People use lotus for bleeding, cough, fever, liver and stomach problems, and other conditions, but there is no scientific evidence to support these uses.
In Asia, various parts of the lotus plant are commonly used for cooking, baking, and adding flavor to beverages.
Uses & Effectiveness
Insufficient Evidence for
Special Precautions and Warnings
Diabetes: Lotus might lower blood sugar levels in some people. Watch for signs of low blood sugar (hypoglycemia) and monitor your blood sugar carefully if you have diabetes and use lotus as a medicine.
Surgery: Lotus might lower blood sugar levels. There is concern that taking lotus as a medicine might interfere with blood sugar control during and after surgical procedures. Stop using lotus at least 2 weeks before a scheduled surgery.
Medications for diabetes (Antidiabetes drugs) interacts with LOTUS
Lotus might lower blood sugar in some people. Diabetes medications are also used to lower blood sugar. Taking lotus along with diabetes medications might cause your blood sugar to go too low. Monitor your blood sugar closely. The dose of your diabetes medication might need to be changed.
Some medications for diabetes include glimepiride (Amaryl), glyburide (DiaBeta, Glynase PresTab, Micronase), insulin, pioglitazone (Actos), rosiglitazone (Avandia), and others.
Pentobarbital (Nembutal) interacts with LOTUS
Pentobarbital causes sleepiness and drowsiness. There is some concern that taking lotus along with pentobarbital might cause too much drowsiness. However, there isn't enough information to know if this is a big concern.
Be cautious with this combination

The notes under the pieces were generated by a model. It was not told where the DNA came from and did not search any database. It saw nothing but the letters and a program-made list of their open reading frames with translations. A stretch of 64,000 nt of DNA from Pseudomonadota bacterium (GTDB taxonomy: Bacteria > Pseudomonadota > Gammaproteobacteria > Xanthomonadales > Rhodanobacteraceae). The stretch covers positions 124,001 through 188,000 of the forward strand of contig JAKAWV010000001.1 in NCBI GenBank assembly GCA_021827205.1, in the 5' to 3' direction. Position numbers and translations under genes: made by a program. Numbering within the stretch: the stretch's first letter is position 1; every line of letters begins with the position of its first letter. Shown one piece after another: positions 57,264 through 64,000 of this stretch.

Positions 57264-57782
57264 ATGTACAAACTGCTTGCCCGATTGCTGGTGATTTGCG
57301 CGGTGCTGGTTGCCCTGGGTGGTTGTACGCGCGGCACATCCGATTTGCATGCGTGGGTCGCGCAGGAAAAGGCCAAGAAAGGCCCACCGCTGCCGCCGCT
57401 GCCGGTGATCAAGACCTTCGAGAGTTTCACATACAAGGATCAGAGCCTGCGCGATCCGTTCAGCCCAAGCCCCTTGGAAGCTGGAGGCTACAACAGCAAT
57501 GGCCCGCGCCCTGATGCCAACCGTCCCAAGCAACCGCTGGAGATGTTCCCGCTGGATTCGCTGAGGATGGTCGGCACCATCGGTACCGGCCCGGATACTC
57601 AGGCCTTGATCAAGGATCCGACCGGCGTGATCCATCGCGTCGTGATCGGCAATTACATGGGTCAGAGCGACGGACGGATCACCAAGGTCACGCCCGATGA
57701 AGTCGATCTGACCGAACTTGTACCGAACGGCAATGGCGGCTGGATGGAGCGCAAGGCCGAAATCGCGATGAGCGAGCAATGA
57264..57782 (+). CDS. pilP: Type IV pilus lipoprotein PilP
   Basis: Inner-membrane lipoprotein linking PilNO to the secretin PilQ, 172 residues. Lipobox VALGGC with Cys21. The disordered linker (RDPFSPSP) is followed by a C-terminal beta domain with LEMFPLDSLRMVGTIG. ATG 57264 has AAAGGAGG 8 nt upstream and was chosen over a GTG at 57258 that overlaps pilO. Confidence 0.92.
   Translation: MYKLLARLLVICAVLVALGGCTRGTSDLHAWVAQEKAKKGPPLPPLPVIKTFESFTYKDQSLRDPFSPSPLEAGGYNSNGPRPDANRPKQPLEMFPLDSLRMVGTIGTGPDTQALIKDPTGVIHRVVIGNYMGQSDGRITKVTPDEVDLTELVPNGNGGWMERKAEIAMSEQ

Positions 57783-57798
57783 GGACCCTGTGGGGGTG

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CONDITIONS OF USE AND IMPORTANT INFORMATION: This information is meant to supplement, not replace advice from your doctor or healthcare provider and is not meant to cover all possible uses, precautions, interactions or adverse effects. This information may not fit your specific health circumstances. Never delay or disregard seeking professional medical advice from your doctor or other qualified health care provider because of something you have read on WebMD. You should always speak with your doctor or health care professional before you start, stop, or change any prescribed part of your health care plan or treatment and to determine what course of therapy is right for you.
This copyrighted material is provided by Natural Medicines Comprehensive Database Consumer Version. Information from this source is evidence-based and objective, and without commercial influence. For professional medical information on natural medicines, see Natural Medicines Comprehensive Database Professional Version.
© Therapeutic Research Faculty 2020.